Key to Umbria: Orvieto

Museo del Pozzo della Cava

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Reproduction of the well head (1528)

Installed in 2004, when the original arch

under which it had stood was re-opened

A letter discovered in 1999 reveals that Pope Clement VII commissioned Antonio da Sangallo il Giovane to excavate a deep cylindrical borehole in what is now Via della Cava, which dated back to Etruscan times.  

The well was rediscovered in 1984, at which time its original depth of 30 meters had been reduced by 5 meters by rubble and refuse.  A stone plaque exhibited in the museum records that it was closed in 1646, probably because of the fortification of Via della Cava during the War of Castro.  [This plaque is of particular interest since it was carved on the back of a relief that must have come from one of the city's ancient churches.]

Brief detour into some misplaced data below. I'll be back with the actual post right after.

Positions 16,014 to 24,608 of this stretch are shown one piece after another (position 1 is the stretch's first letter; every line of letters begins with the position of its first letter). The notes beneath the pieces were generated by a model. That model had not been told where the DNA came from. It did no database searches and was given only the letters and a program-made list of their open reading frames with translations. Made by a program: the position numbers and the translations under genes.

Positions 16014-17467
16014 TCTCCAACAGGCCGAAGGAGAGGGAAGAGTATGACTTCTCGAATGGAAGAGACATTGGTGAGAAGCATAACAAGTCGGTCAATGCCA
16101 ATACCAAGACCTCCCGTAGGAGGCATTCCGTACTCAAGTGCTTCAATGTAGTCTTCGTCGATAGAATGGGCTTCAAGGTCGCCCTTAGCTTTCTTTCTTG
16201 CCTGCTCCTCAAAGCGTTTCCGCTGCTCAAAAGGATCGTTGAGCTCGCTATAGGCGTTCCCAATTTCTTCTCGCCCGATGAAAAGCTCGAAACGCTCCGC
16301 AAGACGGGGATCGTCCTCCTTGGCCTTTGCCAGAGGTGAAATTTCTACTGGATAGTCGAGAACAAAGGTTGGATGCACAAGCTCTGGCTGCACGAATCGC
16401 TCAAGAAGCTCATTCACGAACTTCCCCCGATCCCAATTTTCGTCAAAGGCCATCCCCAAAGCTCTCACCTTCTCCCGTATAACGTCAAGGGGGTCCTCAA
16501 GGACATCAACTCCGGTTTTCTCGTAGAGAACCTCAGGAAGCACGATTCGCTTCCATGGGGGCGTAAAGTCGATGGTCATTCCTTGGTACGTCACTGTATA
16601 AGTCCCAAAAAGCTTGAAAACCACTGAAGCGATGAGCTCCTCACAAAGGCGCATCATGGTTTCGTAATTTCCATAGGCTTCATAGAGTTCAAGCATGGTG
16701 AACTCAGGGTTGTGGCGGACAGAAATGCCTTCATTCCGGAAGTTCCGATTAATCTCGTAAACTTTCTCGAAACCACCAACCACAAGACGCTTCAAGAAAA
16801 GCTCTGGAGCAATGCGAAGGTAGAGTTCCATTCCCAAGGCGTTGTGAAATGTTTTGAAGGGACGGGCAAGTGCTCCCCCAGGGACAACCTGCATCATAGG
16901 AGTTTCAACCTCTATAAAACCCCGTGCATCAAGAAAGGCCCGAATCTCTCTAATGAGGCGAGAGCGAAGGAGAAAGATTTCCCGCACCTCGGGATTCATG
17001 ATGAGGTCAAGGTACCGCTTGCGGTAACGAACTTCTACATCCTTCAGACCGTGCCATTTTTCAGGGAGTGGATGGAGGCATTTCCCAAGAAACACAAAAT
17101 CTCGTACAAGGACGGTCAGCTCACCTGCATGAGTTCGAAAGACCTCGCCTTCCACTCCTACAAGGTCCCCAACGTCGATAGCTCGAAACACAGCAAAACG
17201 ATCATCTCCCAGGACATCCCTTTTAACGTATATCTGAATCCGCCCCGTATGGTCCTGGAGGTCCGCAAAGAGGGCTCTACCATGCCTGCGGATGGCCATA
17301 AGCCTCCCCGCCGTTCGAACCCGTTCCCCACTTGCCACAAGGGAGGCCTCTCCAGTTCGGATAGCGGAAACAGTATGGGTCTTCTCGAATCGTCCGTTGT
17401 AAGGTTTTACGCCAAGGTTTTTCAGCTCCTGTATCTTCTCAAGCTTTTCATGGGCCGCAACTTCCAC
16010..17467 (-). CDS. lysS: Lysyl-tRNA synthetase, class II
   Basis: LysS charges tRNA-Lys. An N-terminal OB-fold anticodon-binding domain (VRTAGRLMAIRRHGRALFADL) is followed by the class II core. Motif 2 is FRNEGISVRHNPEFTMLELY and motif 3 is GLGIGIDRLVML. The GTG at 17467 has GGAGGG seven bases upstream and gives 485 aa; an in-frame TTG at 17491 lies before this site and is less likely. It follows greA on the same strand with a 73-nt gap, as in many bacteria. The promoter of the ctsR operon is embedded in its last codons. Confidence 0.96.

The site was subsequently excavated to reveal a complex of caves dug out of the tufa that had been in use for various purposes since Etruscan times.  The excavations were opened to the public as a private museum in 1996. The museum's excellent website provides a virtual tour round the fascinating caves. 

There is also a good cafe in an internal courtyard (partly carved out of the tufa) which is open for breakfast and lunch.

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